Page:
Jeremy Corbyn and Theresa May both arrived in Brussels ahead of a key European summit on 19 October. While EU politicians refused May face-to-face talks, and relegated her talk to a few minutes at the end of a dinner, they welcomed Corbyn with warm hugs and standing ovations.
Corbyn was in Brussels to meet European leaders and deliver a speech to Europe’s centre-left parties, many of which are struggling to replicate his popularity among voters. Gianni Pittella, leader of the European Parliament’s socialist group, introduced Corbyn as “the new Prime Minister of Britain”. And the Labour leader received a hero’s welcome from the audience, which included at least five EU leaders:
Corbyn used his speech to call on both sides to stop “posturing” and start moving Brexit negotiations forward:
I urge all leaders on all sides: the UK and the EU. The UK and the European Union must take steps together. There is no need for insults or divisive posturing. It is our responsibility to build a relationship that will continue to thrive for generations to come and we in the Labour party are determined to achieve that.
The Labour Party, he said, did not see anyone in Europe as an enemy:
You are our colleagues, our partners, our comrades and our friends… We must and will respect the result of the EU referendum but at the same time build a new close and cooperative relationship with our fellow Europeans based on our common interests. We are internationalists.
Corbyn went on to meet with the prime ministers of Sweden, Italy and Portugal, the EU’s chief negotiator Michel Barnier, and the President of the European Parliament Antonio Tajani.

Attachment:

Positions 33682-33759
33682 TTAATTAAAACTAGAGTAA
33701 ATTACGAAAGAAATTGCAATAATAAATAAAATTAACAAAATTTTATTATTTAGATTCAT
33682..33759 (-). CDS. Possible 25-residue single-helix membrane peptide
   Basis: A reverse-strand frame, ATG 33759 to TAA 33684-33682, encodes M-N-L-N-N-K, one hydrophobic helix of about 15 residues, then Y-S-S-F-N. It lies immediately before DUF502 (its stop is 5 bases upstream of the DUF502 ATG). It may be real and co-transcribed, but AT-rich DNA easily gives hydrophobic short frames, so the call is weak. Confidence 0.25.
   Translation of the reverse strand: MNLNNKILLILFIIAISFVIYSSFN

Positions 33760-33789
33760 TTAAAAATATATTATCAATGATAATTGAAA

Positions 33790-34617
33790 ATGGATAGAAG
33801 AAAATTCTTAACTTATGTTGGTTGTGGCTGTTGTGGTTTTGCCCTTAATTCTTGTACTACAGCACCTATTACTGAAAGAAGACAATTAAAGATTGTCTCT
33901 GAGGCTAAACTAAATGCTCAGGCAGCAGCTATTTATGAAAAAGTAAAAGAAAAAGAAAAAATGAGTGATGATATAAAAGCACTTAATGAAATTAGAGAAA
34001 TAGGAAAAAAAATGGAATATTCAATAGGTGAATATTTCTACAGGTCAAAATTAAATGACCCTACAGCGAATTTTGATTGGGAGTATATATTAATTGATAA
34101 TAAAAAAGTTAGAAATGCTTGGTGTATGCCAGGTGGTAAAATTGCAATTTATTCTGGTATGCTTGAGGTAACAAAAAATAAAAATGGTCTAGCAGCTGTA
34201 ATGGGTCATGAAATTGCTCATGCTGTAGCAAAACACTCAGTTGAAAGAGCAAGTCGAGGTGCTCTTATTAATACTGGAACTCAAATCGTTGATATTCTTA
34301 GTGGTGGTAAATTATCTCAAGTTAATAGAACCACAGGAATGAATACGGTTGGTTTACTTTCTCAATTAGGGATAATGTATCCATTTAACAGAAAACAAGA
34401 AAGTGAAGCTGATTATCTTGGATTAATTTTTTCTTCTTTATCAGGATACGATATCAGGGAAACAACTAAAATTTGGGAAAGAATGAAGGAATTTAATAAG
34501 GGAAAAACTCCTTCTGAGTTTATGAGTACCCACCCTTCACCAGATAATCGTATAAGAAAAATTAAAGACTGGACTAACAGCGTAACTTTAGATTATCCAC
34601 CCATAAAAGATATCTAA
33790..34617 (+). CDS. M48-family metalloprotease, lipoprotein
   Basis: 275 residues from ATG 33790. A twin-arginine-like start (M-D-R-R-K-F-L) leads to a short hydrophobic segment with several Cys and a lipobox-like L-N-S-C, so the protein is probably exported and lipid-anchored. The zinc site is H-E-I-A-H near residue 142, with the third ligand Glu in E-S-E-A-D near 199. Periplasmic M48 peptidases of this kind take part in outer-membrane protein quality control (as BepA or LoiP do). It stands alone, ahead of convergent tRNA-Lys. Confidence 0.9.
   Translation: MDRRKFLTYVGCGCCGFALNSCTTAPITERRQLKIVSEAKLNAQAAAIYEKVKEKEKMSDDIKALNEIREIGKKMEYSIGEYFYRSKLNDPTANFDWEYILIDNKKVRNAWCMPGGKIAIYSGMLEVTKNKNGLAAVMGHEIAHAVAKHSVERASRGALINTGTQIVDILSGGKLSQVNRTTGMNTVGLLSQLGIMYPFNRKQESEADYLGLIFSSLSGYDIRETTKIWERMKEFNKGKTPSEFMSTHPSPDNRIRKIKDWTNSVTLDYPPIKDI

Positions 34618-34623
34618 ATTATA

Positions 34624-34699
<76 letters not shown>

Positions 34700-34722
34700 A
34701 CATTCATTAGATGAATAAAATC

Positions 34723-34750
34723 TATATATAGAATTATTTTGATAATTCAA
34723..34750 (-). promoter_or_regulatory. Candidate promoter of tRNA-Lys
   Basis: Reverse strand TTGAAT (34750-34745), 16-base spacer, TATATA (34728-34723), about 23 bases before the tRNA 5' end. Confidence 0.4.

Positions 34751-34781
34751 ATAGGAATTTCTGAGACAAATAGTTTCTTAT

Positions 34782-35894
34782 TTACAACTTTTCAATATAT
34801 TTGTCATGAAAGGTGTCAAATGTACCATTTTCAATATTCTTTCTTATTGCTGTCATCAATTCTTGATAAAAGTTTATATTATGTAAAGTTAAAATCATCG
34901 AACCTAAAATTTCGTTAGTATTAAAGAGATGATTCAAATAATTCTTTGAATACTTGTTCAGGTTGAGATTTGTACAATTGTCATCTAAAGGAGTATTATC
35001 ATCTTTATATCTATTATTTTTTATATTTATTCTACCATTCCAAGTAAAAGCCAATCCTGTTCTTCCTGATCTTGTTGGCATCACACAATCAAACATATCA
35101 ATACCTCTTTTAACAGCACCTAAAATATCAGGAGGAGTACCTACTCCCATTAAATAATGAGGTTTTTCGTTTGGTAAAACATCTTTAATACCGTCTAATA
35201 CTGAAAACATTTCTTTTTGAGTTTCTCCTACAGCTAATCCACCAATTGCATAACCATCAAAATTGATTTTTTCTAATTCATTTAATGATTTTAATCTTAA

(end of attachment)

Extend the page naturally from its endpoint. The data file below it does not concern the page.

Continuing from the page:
Meanwhile, Theresa May was rebuffed by EU leaders, who refused her face-to-face talks. And French President Emmanuel Macron tweeted footage of Britain’s Prime Minister walking awkwardly behind German Chancellor Angela Merkel and Macron as the pair talked to each other:
Later, May was relegated to speaking for a few minutes at the end of a dinner, in which she pleaded with EU leaders to help her make a deal. “As expected, nobody reacted,” an EU source told The Guardian.
In stark contrast to Corbyn’s tone, May is notorious for her combative approach to EU negotiations. First, she used EU citizens living in the UK as political pawns. Then, she threatened to turn Britain into a tax haven if she didn’t get her way. Next, she launched extraordinary attacks on the EU leaders she needs to strike a deal with. Finally, after triggering Article 50, she put the EU on hold while she called a general election in the hope of increasing her own majority – and failed.
As a result, she often finds herself cold-shouldered and speaking to empty rooms – hardly a good starting point for negotiations.
Weak, discredited and isolated
May has now finally admitted that the negotiations are in difficulty. But it’s too little too late. May is weak, discredited and isolated. And right now, her negotiations are setting Britain on course for a potentially catastrophic ‘no deal’ Brexit.
We need a radically different approach to negotiations with Europe. And for that to happen, May needs to stand aside.
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Featured image via Flickr